Elizabeth Bear & Sarah Monette: “Boojum,” “Mongoose,” “The Wreck of the Charles Dexter Ward”
Ramsey Campbell: “The Insects from Shaggai,” “The Mine on Yuggoth”
Robert E. Howard: Almuric, “The Vale of Lost Women,” “Xuthal of the Dusk”
H. P. Lovecraft: At the Mountains of Madness, “The Call of Cthulhu,” “The Colour Out of Space,” The Shadow Out of Time, “The Whisperer in Darkness”
H. P. Lovecraft & Hazel Heald: “The Horror in the Museum,” “Out of the Aeons”
H. P. Lovecraft & Zealia Brown Reed Bishop: “The Mound”
H. P. Lovecraft & E. Hoffmann Price: “Through the Gates of the Silver Key”
H. P. Lovecraft & Kenneth Sterling: “In the Walls of Eryx”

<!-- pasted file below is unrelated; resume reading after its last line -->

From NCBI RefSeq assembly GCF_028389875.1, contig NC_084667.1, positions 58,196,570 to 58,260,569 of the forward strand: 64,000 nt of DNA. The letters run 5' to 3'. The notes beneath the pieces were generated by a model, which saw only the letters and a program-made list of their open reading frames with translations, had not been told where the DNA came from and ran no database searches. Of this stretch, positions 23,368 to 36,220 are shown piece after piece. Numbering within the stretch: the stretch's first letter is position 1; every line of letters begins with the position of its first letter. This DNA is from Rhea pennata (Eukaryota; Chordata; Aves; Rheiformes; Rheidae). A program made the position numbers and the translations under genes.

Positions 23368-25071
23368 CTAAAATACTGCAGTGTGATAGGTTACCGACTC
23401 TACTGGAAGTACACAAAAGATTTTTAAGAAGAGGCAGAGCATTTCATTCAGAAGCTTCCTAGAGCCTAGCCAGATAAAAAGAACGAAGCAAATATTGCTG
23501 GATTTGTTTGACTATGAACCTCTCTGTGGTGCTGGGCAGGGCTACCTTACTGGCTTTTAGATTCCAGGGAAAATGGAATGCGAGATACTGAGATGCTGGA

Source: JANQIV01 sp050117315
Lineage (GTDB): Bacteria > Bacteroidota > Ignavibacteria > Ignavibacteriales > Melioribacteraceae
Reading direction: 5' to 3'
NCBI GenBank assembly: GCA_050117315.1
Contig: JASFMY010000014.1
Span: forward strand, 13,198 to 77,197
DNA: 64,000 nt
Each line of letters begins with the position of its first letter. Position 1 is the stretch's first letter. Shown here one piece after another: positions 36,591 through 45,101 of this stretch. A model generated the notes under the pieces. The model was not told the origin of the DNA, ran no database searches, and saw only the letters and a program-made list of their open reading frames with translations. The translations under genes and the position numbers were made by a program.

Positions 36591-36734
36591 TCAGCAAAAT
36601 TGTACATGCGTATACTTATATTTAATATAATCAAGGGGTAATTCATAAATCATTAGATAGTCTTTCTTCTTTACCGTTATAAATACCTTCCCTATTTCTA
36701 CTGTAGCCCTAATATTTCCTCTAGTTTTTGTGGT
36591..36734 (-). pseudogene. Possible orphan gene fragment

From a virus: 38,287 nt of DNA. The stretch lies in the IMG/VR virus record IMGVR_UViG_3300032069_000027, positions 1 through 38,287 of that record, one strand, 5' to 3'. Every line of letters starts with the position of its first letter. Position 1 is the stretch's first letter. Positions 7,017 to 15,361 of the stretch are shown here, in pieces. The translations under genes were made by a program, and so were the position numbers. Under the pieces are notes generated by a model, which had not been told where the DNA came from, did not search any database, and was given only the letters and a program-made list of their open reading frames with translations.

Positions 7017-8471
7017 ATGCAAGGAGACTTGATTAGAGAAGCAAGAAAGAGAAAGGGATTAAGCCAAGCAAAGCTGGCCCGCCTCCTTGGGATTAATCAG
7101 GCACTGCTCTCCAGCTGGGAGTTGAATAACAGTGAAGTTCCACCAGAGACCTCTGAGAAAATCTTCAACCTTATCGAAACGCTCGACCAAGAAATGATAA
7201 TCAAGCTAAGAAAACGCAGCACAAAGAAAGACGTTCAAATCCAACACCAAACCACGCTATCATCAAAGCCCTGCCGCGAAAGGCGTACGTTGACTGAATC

Richard Lupoff: “The Discovery of the Ghooric Zone,” “Documents in the Case of Elizabeth Akeley”
C. L. Moore: All of the Northwest Smith stories, but especially “Shambleau,” “Julhi,” “Yvala,”
“The Cold Grey God,” and “Lost Paradise.”
“The Cold Grey God,” and “Lost Paradise.”
C. L. Moore, A. Merritt, H. P. Lovecraft, Robert E. Howard, & Frank Belknap Long:
“The Challenge from Beyond”
“The Challenge from Beyond”
Clark Ashton Smith: “A Voyage to Sfanomoë,” “The City of the Singing Flame,” “The Demon of the Flower,” “The Door to Saturn,” “The Dweller in the Gulf,” “The Immortals of Mercury,” “Master of the Asteroid,” “Mnemoka,” “The Plutonian Drug,” “Seedling of Mars,” “The Vaults of Yoh-Vombis,” “Vulthoom”
E. E. Smith: The Lensman series, especially the core four novels (First Lensman, Galactic Patrol, Grey Lensman, Second Stage Lensman)
Bobby Derie’s latest work is Space Madness!, a roleplaying game of adventure & horror in an atompunk future inspired by the works of H. P. Lovecraft, Clark Ashton Smith, & other Mythos writers.